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Amazon is planning to open its own grocery stores in the U.S. at a lower price point than Whole Foods, The Wall Street Journal reported Friday. The company is planning to open dozens of the stores, according to the Journal, with the first one opening in Los Angeles as early as the end of this year.
Amazon declined to comment on the report.
Amazon is reportedly getting ready to expand even further in early 2020 with two more leases already signed for other grocery locations. It's unclear whether the new stores will be branded as Amazon markets, though the Journal reported the chain will be separate from the Whole Foods brand. Amazon is reportedly in talks about opening grocery stores in shopping centers based in San Francisco, Seattle, Chicago, Washington, D.C., and Philadelphia.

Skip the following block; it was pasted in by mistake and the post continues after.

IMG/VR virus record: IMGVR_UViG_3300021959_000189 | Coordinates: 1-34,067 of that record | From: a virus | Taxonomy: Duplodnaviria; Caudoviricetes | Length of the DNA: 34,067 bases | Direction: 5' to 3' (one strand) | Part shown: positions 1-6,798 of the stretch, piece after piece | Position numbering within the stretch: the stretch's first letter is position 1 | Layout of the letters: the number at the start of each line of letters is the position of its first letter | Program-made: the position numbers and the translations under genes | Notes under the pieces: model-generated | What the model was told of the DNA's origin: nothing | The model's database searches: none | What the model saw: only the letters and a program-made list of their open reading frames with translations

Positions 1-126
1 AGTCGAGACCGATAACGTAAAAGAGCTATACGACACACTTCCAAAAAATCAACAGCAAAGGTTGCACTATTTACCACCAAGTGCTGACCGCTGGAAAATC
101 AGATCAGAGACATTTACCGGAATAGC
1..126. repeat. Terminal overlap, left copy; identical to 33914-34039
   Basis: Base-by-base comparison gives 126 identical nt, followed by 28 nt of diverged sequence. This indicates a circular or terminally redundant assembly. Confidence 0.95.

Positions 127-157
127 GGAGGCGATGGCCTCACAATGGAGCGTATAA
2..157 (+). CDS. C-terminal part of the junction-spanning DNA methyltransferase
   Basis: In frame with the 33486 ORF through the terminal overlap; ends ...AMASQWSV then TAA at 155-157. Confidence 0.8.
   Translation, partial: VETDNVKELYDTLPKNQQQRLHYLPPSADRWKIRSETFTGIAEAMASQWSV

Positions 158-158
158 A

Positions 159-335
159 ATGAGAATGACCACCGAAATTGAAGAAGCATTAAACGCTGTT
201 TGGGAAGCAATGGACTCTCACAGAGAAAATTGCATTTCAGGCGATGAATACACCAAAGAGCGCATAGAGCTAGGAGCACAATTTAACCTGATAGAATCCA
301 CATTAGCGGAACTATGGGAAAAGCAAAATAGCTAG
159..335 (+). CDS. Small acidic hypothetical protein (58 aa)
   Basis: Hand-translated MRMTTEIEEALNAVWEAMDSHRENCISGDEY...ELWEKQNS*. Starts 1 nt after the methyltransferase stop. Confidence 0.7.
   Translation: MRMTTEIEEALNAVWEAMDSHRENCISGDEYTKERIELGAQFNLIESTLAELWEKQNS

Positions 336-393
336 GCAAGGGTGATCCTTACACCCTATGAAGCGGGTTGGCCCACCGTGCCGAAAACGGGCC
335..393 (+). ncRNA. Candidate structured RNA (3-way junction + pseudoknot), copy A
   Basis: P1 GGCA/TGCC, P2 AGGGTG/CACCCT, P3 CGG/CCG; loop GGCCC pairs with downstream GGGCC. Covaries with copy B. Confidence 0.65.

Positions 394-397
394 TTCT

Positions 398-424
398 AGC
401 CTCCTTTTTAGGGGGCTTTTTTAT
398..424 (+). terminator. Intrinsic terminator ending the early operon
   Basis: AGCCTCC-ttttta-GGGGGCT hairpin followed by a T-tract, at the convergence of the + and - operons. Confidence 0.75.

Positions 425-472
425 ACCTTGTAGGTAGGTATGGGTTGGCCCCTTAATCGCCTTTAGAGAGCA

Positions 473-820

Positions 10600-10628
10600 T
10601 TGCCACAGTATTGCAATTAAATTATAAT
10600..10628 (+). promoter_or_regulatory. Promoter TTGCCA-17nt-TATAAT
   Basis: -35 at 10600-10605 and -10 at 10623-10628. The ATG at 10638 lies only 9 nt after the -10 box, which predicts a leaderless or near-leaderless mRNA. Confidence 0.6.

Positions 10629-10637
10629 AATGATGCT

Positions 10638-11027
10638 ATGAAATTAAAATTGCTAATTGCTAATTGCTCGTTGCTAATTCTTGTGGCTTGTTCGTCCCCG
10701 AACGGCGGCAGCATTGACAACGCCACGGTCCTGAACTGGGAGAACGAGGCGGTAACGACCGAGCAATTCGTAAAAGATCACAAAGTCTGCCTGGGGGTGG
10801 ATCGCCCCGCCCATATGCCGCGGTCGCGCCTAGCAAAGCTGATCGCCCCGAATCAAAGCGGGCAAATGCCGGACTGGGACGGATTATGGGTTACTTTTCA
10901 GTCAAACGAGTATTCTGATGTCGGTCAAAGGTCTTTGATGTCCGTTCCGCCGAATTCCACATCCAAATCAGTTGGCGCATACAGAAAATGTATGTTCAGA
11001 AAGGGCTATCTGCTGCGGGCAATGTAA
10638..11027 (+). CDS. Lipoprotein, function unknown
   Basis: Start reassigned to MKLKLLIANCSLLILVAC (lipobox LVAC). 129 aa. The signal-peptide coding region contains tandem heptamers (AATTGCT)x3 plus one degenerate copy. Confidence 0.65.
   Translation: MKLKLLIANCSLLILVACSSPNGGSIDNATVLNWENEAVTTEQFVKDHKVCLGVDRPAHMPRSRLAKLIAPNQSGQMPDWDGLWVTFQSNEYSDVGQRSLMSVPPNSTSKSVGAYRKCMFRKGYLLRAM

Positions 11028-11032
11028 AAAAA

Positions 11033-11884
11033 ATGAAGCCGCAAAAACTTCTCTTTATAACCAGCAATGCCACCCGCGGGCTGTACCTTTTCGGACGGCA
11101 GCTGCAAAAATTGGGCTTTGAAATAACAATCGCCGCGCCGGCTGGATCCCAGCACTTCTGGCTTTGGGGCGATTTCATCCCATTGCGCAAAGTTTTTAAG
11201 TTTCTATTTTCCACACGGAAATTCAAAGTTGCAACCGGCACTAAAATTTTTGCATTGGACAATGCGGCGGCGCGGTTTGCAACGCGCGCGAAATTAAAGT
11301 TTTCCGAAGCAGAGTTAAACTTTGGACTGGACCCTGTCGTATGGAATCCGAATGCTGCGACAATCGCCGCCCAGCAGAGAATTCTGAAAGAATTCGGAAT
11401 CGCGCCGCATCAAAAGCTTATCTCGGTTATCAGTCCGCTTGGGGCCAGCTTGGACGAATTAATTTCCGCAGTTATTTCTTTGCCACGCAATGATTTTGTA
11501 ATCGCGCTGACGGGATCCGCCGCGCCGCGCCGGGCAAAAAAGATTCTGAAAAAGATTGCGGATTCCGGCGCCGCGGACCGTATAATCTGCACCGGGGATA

The new stores would be smaller than the typical grocery store of about 60,000 square feet, according to the Journal, with Amazon seeking about 35,000 square feet of space.
Amazon is also interested in possible acquisitions to strengthen its supermarket strategy, according to the Journal. Regional grocery chains with around a dozen operating stores would be the ideal candidates for acquisition should Amazon choose to take that route, a source told the Journal.
Amazon initially made waves in the grocery industry when it announced in 2017 its plans to buy Whole Foods, a high-end retailer that prides itself on upscale produce. Now, it reportedly hopes to offer products at a more affordable price point with its new stores, which are not meant to compete with the Whole Foods brand directly.
The move marks another shift for Amazon from the digital to the physical world. The company has had retail locations previously through efforts such as its Amazon Go cashierless convenience stores.